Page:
“Bank of America spent forty million dollars on airplanes last year. We spent forty thousand to develop an iPhone application so you can check your balance from anywhere.”  (the average useful iPhone app costs $2.99.). NOTE: Not Android, at first. I say this because quality control is crucial here – and Apple defines that, while Android is working on it.

“Here’s how to block advertising when you browse the web with Firefox; it makes the web faster and less annoying.”

“So-and-so Bank’s website requires you to use Internet Explorer. We insist that you don’t because there are way cooler and faster browsers like Firefox, Opera and Safari. Here are links to those open source browsers you can switch to today.”

“Goldman Sachs just paid out sixteen billion dollars in bonuses to their employees. If we had an extra sixteen billion dollars lying around, we’d put it in the bank for a rainy day. By the way… If Goldman Sachs had never paid out bonuses they never would have needed government intervention.”

Sixty eight Million Reasons Your Bank Sucks. That’s the amount Bank of America collected last quarter in needless ATM fees.” …well, needless to customers, any way.

That’s all made up, for now. The headlines would almost write themselves, and every time a financial institution is in the news it’d be an opportunity to contrast why SmartBank is different, and what the underlying philosophy is behind why it’s different.

I’m a Social Historian. I study and consider why things happen. And, then I do something about it.

As trumpeted above, all of the marketing would be on the web and viral the verbal, or word-of-mouth part would follow (like eBay and Amazon) – because it’d be an online-only bank like ING Direct. No storefronts (brick-and-mortar) where people have to wait in line, or risk a bad interaction with a disinterested teller, or get robbed and need insurance.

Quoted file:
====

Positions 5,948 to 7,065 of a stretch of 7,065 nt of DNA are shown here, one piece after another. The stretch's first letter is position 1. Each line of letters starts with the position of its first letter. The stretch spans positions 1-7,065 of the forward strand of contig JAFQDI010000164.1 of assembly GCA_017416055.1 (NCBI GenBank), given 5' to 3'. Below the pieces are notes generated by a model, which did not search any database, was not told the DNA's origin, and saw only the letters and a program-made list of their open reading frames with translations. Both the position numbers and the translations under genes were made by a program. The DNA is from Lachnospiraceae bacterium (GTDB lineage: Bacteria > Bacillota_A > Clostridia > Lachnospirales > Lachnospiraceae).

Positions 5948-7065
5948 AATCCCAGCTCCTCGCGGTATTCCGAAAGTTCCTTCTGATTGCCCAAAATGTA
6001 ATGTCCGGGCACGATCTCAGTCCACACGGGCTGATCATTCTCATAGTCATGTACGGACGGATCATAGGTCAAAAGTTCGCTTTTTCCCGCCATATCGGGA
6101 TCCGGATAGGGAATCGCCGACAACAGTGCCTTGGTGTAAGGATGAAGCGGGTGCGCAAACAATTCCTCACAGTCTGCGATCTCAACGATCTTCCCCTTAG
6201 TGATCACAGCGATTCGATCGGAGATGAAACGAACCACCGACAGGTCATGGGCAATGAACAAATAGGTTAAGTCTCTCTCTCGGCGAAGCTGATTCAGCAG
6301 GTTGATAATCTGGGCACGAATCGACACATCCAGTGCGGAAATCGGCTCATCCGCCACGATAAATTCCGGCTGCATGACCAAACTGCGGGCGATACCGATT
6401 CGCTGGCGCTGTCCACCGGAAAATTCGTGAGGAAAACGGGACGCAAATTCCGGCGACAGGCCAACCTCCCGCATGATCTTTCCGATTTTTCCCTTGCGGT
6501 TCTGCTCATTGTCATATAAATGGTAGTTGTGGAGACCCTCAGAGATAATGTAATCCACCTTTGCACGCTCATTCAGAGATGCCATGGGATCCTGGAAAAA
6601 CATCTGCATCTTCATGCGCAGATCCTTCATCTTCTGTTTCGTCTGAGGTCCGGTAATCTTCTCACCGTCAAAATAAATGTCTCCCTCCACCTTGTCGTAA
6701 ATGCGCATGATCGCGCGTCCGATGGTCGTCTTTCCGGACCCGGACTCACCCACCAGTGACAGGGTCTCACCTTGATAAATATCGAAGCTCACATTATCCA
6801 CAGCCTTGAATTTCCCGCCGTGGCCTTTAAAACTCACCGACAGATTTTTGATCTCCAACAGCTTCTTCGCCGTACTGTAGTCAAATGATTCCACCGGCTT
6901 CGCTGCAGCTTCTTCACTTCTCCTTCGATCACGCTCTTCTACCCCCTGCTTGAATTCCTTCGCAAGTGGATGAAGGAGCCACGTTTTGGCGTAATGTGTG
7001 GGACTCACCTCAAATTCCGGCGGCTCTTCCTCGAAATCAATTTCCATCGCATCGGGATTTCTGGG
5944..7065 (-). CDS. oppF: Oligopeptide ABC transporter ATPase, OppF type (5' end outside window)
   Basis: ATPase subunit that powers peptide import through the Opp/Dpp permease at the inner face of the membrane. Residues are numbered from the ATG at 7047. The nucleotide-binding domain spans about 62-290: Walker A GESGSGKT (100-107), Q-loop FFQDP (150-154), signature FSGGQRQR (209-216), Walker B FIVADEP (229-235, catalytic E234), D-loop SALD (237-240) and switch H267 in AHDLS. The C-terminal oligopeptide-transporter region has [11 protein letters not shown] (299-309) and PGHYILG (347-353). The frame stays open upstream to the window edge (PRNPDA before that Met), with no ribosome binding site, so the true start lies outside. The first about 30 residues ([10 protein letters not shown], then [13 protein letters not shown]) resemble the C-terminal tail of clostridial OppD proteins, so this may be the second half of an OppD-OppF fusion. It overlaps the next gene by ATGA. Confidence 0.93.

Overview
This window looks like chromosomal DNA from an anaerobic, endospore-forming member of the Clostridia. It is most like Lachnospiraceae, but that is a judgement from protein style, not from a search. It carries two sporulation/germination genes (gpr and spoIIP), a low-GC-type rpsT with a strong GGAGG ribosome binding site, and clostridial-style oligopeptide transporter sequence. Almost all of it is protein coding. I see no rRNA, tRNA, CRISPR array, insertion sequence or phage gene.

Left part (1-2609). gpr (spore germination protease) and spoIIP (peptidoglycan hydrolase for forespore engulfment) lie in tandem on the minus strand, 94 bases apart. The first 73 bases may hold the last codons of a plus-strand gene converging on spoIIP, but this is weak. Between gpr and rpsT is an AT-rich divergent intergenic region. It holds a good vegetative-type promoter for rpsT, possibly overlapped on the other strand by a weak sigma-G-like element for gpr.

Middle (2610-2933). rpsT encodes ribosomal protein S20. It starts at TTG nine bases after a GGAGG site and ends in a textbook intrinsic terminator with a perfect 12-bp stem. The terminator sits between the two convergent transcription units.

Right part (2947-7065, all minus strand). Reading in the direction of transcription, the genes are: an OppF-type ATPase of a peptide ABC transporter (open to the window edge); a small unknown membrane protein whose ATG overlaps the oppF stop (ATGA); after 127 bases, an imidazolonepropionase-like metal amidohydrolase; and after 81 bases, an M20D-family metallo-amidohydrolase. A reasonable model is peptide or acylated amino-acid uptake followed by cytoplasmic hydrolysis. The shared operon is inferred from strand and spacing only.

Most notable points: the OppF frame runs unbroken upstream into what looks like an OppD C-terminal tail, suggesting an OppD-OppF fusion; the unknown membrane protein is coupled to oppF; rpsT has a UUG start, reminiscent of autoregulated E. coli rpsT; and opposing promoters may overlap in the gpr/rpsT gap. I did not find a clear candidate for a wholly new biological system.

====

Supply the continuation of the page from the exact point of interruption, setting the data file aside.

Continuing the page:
To be clear…Basically, a lot of the historical risk of running a bank could be eliminated. When you sign up it would have a: “tell your friends about SmartBank” address book (like LinkedIN) feature that would connect you to them if they signed up for an account, give you both money (I should make the point that Bank of America actually does have something like this, so I have to keep thinking about it because of the karma thing), and also make it easy to send them money, PayPal-style, if they have an account.

I’ll pause here and offer that you might see a trend in my thinking… I’m picking, showcasing and reflecting products and services that appear to be working, and adopting them as my own for your benefit. This can be referred to as “best practices”. And, we need o be all-in on that.

I suspect SmartBank would make money and reward shareholders and customers alike, which just might separate it from the likes of Bank of America, for example. So… How would the Bank of brian make money and also provide terrific customer service, you ask?

I think it wouldn’t touch anything risky on the financial side. However, it would be a data company. As it turns out, data is a hot industry as evidenced by hiring and investment trends (and, I’m a subject matter expert in both areas). The first three years the focus would be entirely on customer acquisition, marketing, PR, and establishing a world-class tech team building a rock-solid infrastructure. SmartBank would likely make less money than non-customer-centric banks currently do, but it would be more than enough to build an amazing product in a sustainable way, like Craigslist did with newspaper classifieds. After a certain milestone, say one-hundred billion in deposits, I would buy or clone Mint. SmartBank would have more (and accurate) data about its customers than almost any other company in the world other than credit card companies, so the online interface would have Mint-like lead generation offers that are based on accurate information. For example, if you spend one hundred and forty dollars a month on electricity, but if you switch to this new solar provider you’d save two hundred dollars a year. Think of it like Gmail (By the way… I’ll admit to referencing Gmail, consistently in this post, to honor Nicholas Johnson and his possibly being a catalyst for much of this) contextual advertising but based on where you spend your money rather than the words in an email. There also might be aggregate data opportunities for economic research or targeting, but I’m not sure if I like, or have a firm understanding of, the privacy implications there.